Novel Catalysts with Substantially Reduced Metal Content and Undiminished Activity
Researchers at Tufts University have discovered a novel method to make effective catalysts for fuel cells using only a fraction of the precious metals typically used, substantially lowering manufacturing costs. The resulting catalyst is virtually free of microcrystalline metal particles and just as efficient as traditional catalysts.
Fuel cells produce energy in the form of electricity through the conversion of hydrogen fuel and oxygen to water. Reformate gas produced by fuel cells generally includes hydrogen (H2), carbon monoxide (CO), carbon dioxide (CO2), water (H2O) and small quantities of methane (CH4). It is necessary to completely remove the CO component. CO poisons the anode catalyst, degrading fuel cell performance, and constitutes a criterion pollutant.
CO is eliminated through the low-temperature water-gas shift (LTS) reaction (CO + H2O <---> CO2 + H2). It converts carbon monoxide with water vapor to carbon dioxide and hydrogen. Gold and platinum nanoparticles are used to catalyze the reaction.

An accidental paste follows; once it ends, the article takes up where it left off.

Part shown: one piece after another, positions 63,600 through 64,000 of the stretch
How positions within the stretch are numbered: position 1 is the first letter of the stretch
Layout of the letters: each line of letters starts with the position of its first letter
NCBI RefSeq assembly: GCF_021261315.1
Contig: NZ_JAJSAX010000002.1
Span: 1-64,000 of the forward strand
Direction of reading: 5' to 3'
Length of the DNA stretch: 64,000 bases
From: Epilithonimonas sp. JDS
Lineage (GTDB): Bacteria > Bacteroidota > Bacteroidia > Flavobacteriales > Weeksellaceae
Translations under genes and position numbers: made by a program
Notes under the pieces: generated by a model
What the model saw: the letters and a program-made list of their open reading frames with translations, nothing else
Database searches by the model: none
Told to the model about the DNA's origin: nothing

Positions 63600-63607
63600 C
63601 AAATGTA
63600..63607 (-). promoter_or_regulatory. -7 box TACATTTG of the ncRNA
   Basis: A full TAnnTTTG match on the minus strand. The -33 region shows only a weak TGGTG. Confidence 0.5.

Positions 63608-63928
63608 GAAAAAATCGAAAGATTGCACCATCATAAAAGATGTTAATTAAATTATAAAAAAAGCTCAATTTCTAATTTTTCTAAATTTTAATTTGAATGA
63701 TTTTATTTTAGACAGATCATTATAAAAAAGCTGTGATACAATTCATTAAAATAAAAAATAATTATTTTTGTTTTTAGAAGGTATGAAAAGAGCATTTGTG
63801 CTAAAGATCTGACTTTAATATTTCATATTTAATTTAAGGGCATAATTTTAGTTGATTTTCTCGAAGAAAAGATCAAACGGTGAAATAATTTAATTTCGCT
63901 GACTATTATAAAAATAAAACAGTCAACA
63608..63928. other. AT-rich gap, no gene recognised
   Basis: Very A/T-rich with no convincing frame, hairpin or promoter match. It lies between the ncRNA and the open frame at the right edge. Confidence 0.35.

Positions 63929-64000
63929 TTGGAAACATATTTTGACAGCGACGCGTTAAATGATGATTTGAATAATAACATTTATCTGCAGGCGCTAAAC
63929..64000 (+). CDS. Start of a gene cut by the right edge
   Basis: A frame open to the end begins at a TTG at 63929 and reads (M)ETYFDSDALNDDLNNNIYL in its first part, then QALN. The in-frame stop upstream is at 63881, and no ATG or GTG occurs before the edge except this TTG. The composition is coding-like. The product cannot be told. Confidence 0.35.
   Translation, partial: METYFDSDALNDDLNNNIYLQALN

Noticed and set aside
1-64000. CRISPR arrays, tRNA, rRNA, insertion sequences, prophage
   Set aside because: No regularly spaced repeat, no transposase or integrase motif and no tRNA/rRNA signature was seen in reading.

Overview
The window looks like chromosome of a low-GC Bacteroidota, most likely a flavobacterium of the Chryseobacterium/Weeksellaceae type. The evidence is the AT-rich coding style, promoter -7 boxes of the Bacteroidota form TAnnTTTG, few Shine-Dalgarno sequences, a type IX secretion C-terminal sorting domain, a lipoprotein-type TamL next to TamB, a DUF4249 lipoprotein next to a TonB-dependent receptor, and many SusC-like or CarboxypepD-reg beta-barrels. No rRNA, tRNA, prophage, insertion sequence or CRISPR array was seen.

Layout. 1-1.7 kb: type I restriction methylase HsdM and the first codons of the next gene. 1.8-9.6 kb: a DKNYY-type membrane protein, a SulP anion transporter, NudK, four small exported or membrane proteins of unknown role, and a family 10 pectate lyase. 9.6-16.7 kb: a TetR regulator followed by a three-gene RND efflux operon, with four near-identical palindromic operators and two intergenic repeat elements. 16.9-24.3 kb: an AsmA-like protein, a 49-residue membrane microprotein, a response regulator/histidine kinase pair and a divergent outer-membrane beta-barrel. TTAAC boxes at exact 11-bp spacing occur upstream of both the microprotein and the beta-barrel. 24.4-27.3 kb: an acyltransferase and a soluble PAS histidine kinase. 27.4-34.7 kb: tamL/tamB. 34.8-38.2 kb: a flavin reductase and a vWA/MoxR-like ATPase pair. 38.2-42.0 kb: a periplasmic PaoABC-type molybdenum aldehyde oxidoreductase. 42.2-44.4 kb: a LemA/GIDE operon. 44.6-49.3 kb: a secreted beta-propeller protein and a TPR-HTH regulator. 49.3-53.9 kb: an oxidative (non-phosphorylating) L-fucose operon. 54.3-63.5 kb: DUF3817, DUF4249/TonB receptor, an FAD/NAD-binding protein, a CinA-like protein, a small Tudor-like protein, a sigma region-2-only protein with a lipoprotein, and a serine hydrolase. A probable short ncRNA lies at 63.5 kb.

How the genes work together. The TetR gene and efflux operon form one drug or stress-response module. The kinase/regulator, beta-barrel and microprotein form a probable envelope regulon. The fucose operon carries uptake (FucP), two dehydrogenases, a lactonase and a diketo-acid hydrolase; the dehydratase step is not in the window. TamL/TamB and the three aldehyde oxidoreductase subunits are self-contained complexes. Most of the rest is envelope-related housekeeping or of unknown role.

Current research indicates that LTS catalysts based on cerium oxide (ceria) hold great promise. Only a minute quantity of gold or platinum in non-metallic form (a loading of 1-10 wt%) is needed to create an active catalyst. The current invention demonstrates that stripping this precious metal of most of its metallic crystalline structure with a cyanide solution still exhibits normal catalytic activity. This discovery demonstrates that the amount of precious metal needed for catalysis may be reduced by up to 90%.
Advantages and Applications
The current invention describes methods to remove the majority of the metallic constituents on catalytic substrates. The removal does not compromise the catalytic nature of the material and offers substantial reductions in manufacturing costs.
Fuel cells have a wide range of environmentally friendly applications and reduce our reliance on fossil fuels for energy. They can augment or replace internal combustion engines in cars, trucks and buses while meeting the most stringent emission regulations. Fuel cells may also have stationary power generation applications in residential, commercial and industrial settings.
US Patent No. 8,053,387, Issued November 8, 2011